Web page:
Still, I would like to see any intiative to cut down on GM draws. But I don't think a change in the scoring will accomplish this and only this, since scoring discriminates against all draws. I don't know what to do to cut down on GM draws.
macheide 106 ( +1 | -1 )
About entreteining observers I agree that Kramink play for win the tournament and the money. But, in my oppinion, players like Kramnik must think twice before underestimate spectators, observers. Whithout interested spectators there won't be any interested sponsor to pay prices and publicity. Without sponsors and prices, I don't think Mr. Kramnik would be very interested in play 25 move draws just to asure to win such a sort of a tournament.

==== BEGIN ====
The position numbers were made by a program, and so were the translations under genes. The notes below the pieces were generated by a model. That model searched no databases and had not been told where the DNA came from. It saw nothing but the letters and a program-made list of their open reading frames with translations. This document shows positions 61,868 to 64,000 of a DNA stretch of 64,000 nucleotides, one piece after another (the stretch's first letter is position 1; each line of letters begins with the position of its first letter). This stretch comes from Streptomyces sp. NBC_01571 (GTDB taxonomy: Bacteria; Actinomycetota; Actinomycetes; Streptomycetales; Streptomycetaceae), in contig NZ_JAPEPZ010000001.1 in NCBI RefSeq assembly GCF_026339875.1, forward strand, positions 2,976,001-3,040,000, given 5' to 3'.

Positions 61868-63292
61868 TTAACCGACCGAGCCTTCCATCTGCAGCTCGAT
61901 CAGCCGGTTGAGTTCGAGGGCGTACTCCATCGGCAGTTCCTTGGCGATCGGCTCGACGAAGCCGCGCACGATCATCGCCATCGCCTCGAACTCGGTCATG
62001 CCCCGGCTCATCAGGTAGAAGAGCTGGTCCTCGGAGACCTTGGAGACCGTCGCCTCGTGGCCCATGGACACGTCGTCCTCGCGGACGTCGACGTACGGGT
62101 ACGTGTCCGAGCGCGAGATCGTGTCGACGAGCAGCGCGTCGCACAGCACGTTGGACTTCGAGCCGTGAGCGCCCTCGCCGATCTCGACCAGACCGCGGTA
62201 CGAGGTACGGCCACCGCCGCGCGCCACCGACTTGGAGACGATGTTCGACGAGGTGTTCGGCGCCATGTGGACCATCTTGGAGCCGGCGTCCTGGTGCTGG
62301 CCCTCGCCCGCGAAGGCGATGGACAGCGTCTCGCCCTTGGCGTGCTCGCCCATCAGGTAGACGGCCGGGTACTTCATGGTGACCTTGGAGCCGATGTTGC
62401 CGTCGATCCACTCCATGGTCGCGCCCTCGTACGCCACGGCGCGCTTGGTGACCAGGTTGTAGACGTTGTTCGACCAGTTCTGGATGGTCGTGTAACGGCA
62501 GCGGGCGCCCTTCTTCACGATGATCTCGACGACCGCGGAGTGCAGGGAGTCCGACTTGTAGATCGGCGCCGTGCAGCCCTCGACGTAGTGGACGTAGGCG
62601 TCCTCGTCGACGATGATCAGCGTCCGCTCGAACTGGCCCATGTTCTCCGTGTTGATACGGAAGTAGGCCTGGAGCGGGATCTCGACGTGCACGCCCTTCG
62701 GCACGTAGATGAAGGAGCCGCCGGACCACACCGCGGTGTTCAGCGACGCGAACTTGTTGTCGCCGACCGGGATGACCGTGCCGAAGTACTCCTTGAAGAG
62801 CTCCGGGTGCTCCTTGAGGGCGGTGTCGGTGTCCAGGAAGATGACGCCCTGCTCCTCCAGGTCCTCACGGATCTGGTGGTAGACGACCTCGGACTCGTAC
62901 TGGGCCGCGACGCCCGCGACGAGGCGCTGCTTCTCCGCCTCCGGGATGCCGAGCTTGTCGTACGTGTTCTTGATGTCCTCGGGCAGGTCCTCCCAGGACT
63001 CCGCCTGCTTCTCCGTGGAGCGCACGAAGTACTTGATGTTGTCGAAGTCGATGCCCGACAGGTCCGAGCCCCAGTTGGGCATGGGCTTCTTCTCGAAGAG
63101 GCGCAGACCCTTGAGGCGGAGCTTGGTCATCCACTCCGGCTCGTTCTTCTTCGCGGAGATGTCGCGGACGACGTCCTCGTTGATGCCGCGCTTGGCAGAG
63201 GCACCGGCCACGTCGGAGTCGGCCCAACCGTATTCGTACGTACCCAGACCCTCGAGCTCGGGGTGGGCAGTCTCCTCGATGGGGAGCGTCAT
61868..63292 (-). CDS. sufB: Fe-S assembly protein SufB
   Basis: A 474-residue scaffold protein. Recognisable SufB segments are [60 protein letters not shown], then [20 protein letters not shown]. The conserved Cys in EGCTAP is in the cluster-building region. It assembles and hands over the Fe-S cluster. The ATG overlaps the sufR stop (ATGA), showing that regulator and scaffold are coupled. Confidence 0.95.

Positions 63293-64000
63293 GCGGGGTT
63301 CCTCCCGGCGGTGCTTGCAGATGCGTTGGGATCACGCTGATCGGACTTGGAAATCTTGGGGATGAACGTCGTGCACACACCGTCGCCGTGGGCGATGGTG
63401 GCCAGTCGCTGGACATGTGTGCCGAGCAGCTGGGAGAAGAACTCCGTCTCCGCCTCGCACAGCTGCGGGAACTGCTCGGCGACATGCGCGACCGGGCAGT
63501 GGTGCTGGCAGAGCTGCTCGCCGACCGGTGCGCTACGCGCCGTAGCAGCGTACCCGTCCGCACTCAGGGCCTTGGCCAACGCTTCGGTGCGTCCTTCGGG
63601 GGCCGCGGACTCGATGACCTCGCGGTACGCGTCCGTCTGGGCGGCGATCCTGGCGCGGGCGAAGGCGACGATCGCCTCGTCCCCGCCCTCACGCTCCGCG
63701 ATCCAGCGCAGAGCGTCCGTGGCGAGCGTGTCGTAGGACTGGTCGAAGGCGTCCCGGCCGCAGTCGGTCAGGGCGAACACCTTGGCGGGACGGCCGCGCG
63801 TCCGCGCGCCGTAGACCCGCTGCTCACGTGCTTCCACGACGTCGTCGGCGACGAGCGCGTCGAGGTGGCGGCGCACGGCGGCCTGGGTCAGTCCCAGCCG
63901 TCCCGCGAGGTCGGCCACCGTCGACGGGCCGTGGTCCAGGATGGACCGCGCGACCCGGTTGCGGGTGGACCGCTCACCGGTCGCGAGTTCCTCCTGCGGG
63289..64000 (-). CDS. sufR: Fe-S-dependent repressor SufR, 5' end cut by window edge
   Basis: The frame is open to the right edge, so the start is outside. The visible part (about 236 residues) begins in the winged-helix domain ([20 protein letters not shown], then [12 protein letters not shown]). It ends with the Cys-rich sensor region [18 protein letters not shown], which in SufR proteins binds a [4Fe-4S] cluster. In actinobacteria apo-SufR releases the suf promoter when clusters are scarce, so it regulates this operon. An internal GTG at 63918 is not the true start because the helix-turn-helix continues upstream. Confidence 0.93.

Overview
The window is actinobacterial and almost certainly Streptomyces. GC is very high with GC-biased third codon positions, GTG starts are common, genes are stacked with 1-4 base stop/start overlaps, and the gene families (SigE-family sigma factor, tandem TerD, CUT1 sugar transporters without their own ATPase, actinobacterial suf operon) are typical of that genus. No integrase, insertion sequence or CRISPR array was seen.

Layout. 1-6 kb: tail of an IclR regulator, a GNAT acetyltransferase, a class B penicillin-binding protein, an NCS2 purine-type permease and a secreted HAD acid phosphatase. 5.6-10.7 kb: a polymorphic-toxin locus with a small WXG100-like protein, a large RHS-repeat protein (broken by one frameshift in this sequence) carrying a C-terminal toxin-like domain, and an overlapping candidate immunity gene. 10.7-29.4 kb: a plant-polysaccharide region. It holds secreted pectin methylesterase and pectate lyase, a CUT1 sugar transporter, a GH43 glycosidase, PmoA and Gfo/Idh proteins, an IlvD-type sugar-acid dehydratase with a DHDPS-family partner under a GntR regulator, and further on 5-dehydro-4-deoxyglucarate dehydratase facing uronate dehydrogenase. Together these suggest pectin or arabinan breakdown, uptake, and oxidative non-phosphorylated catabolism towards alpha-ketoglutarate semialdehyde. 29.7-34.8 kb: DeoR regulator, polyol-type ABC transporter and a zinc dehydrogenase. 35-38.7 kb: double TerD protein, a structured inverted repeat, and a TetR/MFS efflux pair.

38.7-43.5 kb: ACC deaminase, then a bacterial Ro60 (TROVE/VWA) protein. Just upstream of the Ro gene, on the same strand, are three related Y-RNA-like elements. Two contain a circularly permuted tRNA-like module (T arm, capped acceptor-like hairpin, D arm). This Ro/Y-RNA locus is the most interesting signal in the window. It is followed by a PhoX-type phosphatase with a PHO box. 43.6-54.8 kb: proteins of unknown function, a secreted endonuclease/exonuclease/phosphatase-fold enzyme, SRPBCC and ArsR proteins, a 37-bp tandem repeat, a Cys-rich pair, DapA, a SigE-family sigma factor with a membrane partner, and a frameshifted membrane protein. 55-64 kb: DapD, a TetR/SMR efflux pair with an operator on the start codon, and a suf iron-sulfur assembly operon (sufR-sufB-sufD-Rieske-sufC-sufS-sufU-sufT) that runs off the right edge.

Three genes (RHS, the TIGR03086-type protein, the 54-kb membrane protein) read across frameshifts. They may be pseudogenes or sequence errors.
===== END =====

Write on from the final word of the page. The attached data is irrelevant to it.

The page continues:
I don't see why to win a tournament and play great chess (for the spectators) need to be in conflict. Bravo for Kasparov!. People appreciate more his true devotion to chess and as he once said "I always try to make a chess masterpiece".

Maybe another solution to this (79% draws) tournaments would be to reward not the player that make more points or agree more 24 or 25 "Grand Master" daws, but to reward (in metalic) the players that: a) Win more games, b) Play the best or most beautiful games, c) Draw in the most difficult, ferocious, impresive battles, d) Introduce the mos interesting theoretical novelties..

It's just my personal oppinion,

peppe_l 82 ( +1 | -1 )
Thumper & others "Neither do I believe that winning is harder than ever."